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13 | Bahama Triangle: Europe, America, and the Bahamas in Hart’s Letters from the Bahama Islands, Written in 1823–4

Eizabeth T. Kenney

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pp. 216-233

In 1826, Jeannette Margaret McCurdy Hart (1794–1861) wrote from Saybrook, Connecticut, to her brother-in-law, the Reverend Samuel Farmar Jarvis, in Italy, “If I were in any part of Europe, I would devote myself seriously to my pen for any spot there almost furnishes subjects for the taste and imagination.” Three years earlier, in 1823, Hart herself had traveled to another interesting place, Nassau in the Bahamas. In 1827, four years after her Bahamas trip and one year after writing to Jarvis, Hart published, anonymously, a slender volume of literary fiction, Letters from the Bahama Islands, Written in 1823–4. Hart’s understanding of writing as an imaginative response to a particular “spot” informs this text, in which she transforms the letters and observations from her 1823 trip to the Bahamas through her “taste and imagination.”...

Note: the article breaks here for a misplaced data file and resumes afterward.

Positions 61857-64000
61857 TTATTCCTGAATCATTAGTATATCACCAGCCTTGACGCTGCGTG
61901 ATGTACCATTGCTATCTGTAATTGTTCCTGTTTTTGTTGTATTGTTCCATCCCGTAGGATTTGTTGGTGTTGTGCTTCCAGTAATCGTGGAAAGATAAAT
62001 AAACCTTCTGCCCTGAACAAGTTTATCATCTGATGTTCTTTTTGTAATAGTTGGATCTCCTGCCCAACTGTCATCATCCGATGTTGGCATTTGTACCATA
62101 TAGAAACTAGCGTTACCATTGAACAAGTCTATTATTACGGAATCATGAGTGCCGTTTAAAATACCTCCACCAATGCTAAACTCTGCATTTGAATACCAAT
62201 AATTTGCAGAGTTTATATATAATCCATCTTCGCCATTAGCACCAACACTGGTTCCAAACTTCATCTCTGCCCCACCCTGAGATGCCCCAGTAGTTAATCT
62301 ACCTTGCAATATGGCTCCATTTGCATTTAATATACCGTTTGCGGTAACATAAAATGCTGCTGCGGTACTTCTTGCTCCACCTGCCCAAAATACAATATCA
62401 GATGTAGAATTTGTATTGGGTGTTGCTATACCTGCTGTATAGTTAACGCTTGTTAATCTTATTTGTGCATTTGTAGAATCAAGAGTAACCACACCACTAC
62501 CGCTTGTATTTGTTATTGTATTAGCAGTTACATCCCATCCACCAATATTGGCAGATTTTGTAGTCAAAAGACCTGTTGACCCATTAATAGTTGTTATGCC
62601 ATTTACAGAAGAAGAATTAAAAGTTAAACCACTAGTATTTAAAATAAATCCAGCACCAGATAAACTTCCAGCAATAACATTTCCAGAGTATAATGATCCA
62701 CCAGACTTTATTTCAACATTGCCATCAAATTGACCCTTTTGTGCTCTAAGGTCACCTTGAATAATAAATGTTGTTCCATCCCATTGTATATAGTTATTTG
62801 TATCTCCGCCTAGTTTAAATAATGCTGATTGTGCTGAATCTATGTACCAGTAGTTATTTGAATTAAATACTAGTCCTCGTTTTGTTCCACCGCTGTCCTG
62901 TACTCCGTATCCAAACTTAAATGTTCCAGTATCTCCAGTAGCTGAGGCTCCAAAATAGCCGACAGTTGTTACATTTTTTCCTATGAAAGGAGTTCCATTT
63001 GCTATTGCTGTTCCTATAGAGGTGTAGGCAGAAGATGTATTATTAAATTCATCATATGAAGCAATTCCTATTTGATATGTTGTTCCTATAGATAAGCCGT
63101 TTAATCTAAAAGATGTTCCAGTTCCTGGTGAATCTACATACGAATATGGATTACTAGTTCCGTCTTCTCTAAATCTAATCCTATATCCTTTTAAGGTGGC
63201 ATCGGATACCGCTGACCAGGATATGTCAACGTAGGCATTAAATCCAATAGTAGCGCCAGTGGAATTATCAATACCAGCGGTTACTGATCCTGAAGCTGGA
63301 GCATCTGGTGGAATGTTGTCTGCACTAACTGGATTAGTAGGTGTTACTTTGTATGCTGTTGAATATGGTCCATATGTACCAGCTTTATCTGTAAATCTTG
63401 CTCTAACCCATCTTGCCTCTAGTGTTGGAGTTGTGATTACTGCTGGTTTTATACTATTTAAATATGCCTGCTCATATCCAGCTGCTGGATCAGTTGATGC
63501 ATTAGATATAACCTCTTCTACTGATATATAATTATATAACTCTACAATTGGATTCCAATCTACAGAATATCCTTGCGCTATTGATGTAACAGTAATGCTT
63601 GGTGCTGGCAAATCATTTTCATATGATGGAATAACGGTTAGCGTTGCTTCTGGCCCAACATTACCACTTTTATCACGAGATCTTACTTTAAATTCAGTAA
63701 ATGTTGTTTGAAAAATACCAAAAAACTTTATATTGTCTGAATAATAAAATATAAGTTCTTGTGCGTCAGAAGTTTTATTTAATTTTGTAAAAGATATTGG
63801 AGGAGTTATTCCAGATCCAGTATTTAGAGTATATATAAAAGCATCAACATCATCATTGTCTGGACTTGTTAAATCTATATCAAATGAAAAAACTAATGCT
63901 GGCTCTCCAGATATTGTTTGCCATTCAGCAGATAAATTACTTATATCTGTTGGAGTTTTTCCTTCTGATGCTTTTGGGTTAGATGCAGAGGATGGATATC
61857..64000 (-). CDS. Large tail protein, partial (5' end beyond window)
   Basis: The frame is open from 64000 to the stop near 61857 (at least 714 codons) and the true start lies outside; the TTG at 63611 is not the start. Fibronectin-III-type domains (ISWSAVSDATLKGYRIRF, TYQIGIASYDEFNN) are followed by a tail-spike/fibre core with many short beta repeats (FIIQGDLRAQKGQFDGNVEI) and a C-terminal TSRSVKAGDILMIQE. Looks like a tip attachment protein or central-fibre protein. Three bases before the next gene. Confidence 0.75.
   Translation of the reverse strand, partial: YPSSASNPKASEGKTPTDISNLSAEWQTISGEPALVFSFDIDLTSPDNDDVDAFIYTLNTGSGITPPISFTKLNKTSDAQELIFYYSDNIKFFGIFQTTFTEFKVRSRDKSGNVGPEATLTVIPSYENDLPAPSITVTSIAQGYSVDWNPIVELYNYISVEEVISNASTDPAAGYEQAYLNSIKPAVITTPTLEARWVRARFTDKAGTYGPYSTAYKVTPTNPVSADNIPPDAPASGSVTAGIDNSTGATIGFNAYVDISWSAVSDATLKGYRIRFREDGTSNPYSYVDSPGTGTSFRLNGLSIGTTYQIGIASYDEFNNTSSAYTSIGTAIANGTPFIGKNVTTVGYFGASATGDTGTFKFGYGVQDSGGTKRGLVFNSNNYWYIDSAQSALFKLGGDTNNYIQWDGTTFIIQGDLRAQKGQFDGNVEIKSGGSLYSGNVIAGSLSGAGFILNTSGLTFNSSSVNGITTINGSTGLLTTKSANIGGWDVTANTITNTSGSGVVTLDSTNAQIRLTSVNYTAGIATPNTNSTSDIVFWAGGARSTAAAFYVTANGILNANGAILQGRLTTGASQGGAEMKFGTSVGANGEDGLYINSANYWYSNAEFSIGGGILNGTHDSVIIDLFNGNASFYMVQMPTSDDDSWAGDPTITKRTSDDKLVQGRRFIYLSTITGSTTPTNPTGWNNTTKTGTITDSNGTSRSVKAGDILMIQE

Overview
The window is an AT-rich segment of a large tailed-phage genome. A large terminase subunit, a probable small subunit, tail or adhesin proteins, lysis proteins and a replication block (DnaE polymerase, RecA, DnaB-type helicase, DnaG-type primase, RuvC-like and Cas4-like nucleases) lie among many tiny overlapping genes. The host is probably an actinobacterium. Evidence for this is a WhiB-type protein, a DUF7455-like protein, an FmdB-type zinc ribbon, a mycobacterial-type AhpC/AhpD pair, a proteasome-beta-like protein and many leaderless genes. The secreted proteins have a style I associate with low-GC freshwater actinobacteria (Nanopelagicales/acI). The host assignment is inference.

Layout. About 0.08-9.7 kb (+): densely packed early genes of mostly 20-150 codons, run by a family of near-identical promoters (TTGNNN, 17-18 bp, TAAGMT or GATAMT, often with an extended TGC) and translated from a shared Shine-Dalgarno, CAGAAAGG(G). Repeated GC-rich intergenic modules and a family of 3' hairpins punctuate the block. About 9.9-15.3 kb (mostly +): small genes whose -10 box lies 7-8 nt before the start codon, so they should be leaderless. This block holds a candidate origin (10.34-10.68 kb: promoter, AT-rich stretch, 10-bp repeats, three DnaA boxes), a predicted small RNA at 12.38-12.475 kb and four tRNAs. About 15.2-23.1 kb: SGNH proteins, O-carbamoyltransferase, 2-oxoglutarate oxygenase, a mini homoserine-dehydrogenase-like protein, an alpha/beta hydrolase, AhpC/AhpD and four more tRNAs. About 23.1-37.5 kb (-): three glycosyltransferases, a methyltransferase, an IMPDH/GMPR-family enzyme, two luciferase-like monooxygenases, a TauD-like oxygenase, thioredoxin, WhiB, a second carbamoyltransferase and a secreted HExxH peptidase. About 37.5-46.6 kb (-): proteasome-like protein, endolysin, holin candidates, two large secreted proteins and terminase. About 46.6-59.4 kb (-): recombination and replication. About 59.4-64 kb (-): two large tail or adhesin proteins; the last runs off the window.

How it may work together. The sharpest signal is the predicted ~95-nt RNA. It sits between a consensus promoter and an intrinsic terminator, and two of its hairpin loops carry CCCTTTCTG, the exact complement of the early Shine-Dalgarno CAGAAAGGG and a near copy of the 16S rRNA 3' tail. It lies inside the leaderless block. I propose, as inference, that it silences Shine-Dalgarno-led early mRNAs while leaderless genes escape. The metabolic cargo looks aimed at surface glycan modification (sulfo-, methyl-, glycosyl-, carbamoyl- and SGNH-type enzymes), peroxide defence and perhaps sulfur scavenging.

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14 | Crossing the White Atlantic as a Woman Artist

Shirley Samuels

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pp. 234-251

To study American women in a nineteenth-century transatlantic context, whether they are writers or artists, means to ask: What is the relation between reading women’s works from the nineteenth century and seeing them? To read women of the nineteenth century means at once to discover women as characters, to interpret how women writers addressed their audiences, and to explore the biographies of women whose lives are read because they are writers. To see women as creators or subjects of art in the nineteenth century is to find those who witness or act as spectators, those whose bodies are seen, and those who create bodies to be seen. Noting relations between the lives of writers and artists and the women they create will not preoccupy me as much as the difficulty of keeping track of the identities they perform....

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15 | Transatlantic Perspectives in the Fiction of E. D. E. N. Southworth: People and Places

Joyce W. Warren

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pp. 252-269